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Familiar script is one Packers must flip

Sluggish, or worse, starts are no way to live


DETROIT – Two weeks ago, the primary thread in this space focused on how the most important issue the Packers must fix is their penchant for starting games slowly.

After a 31-23 loss at Detroit on Sunday, the narrative hasn't changed.

Getting down three (or more) scores out of the gate is no way to live in the NFL, yet the Packers have now done it three times in five weeks, and both times they've taken to the road in 2018.

If not for Rodgers' miraculous one-legged comeback in Week 1 against Chicago, the Packers would be in last place in the NFC North one game away from their bye week.

They aren't, and at 2-2-1, they're not in desperate straits, but the familiar script needs to flip or this season is in danger of getting away from them.

The Green Bay Packers traveled to Ford Field to take on the Detroit Lions in a Week 5 NFC North matchup

"It's frustrating," quarterback Aaron Rodgers said about staring at a 24-0 halftime deficit to the Lions. "We've been kind of a one-half team – one good half, one not-so-good half.

"It was definitely a disjointed game, not punting and putting up a bunch of offense and not winning the game."

Head Coach Mike McCarthy said he can't find a common thread to the slow starts. Rodgers didn't offer one, either.

In the opener against the Bears, it was mostly the offense and Rodgers' initial absence due to his knee injury, that was the culprit. Two weeks ago at Washington, it was primarily the defense. This time, problems on special teams hurt the most.

At the end of the day it doesn't matter which unit is most at fault, it's that the Packers can't afford for one to be so mistake-prone it creates a pressure-packed comeback situation. Expecting to win more than one of every three rallies from 20 points down or so isn't realistic.

So what's the fix? Rodgers is fine starting with him.

"I'm aware of where we're at and we have to play better, myself included," he said. "I have to start faster like we've done over the years. Start faster, play a little better early on and get us some momentum.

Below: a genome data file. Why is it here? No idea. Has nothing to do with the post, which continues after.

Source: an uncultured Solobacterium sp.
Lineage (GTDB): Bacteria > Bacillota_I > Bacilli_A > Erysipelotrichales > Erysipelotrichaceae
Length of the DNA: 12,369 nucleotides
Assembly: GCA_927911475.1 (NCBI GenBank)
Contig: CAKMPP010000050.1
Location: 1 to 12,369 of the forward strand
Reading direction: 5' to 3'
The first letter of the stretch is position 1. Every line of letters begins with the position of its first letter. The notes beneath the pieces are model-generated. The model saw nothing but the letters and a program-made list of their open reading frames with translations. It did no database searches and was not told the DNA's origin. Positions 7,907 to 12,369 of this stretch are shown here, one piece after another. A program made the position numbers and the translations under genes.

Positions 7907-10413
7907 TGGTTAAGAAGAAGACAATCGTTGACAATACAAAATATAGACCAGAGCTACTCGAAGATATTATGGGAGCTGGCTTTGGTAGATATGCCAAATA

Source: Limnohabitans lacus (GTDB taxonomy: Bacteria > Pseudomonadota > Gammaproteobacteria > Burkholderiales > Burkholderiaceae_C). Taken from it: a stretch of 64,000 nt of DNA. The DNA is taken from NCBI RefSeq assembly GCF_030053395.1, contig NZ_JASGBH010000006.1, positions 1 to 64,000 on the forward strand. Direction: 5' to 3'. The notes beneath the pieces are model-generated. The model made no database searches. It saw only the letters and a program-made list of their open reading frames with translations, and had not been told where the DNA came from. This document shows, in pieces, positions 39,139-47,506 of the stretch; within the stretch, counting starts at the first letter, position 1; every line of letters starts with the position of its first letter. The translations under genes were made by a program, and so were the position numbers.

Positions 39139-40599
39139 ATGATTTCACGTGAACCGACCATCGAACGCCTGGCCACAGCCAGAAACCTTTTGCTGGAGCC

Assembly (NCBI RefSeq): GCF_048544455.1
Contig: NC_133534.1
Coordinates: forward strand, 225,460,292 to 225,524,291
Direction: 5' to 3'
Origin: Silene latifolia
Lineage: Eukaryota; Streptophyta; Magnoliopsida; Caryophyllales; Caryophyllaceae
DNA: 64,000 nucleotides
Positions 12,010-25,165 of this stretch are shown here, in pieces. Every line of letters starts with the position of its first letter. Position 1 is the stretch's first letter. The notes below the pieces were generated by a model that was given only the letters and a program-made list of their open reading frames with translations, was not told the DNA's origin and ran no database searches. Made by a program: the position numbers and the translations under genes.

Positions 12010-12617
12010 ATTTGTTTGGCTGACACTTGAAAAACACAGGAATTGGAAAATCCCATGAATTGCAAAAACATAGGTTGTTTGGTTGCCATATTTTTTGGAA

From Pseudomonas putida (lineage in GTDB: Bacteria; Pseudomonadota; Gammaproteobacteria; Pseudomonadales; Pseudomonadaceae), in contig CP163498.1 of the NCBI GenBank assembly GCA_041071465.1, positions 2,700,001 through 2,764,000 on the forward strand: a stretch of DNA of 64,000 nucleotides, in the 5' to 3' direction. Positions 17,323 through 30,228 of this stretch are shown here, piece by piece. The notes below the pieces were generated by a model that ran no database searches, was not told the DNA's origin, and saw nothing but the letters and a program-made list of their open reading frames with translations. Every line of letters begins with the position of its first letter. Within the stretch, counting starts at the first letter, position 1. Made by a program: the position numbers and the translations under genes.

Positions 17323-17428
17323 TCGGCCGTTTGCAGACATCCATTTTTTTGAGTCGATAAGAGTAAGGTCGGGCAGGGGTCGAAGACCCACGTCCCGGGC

"I expect to and I will. We have to give our defense some more help. Short fields and special-teams gaffes, … we're not playing great in any of the three phases for an entire game."

If there's reason to be positive in that vein, it's that Rodgers played Sunday with a lighter knee brace, and he's got an extra day before taxing the knee again in next week's Monday night home game against San Francisco.

He also found some production with the rookie wide receivers who had to step up in the absence of Randall Cobb and Geronimo Allison, and Davante Adams showed a mid-week calf injury wasn't about to slow him down.

But it can't all fall on Rodgers, and the Packers know that.

Too many times already this season the talk has been about this player or that player bouncing back. To see that scenario now following veteran kicker Mason Crosby after the worst game of a decorated career shows no one is immune. Every player on the roster needs to find some level of consistency and reliability in his game for the Packers to get things back on the right track.

On their bye week, the Bears stayed atop the NFC North at 3-1 while the Lions got back in the thick of things at 2-3. The 2-2-1 Packers could be in better shape, could be in worse, but what matters is where they go from here.

"I still like our chances even though we're 1-1-1 in the division now," Rodgers said as the Packers completed their first run through the division opponents.

"Maybe this is the kind of year everyone knocks each other off for a while, and if we can hang in there through the middle stretch of our season, we can be right there."

Sounds like as good a plan as any, but the Packers' current pattern isn't the way to accomplish it.

"We have to put together a full game," Rodgers said, "one of these days."

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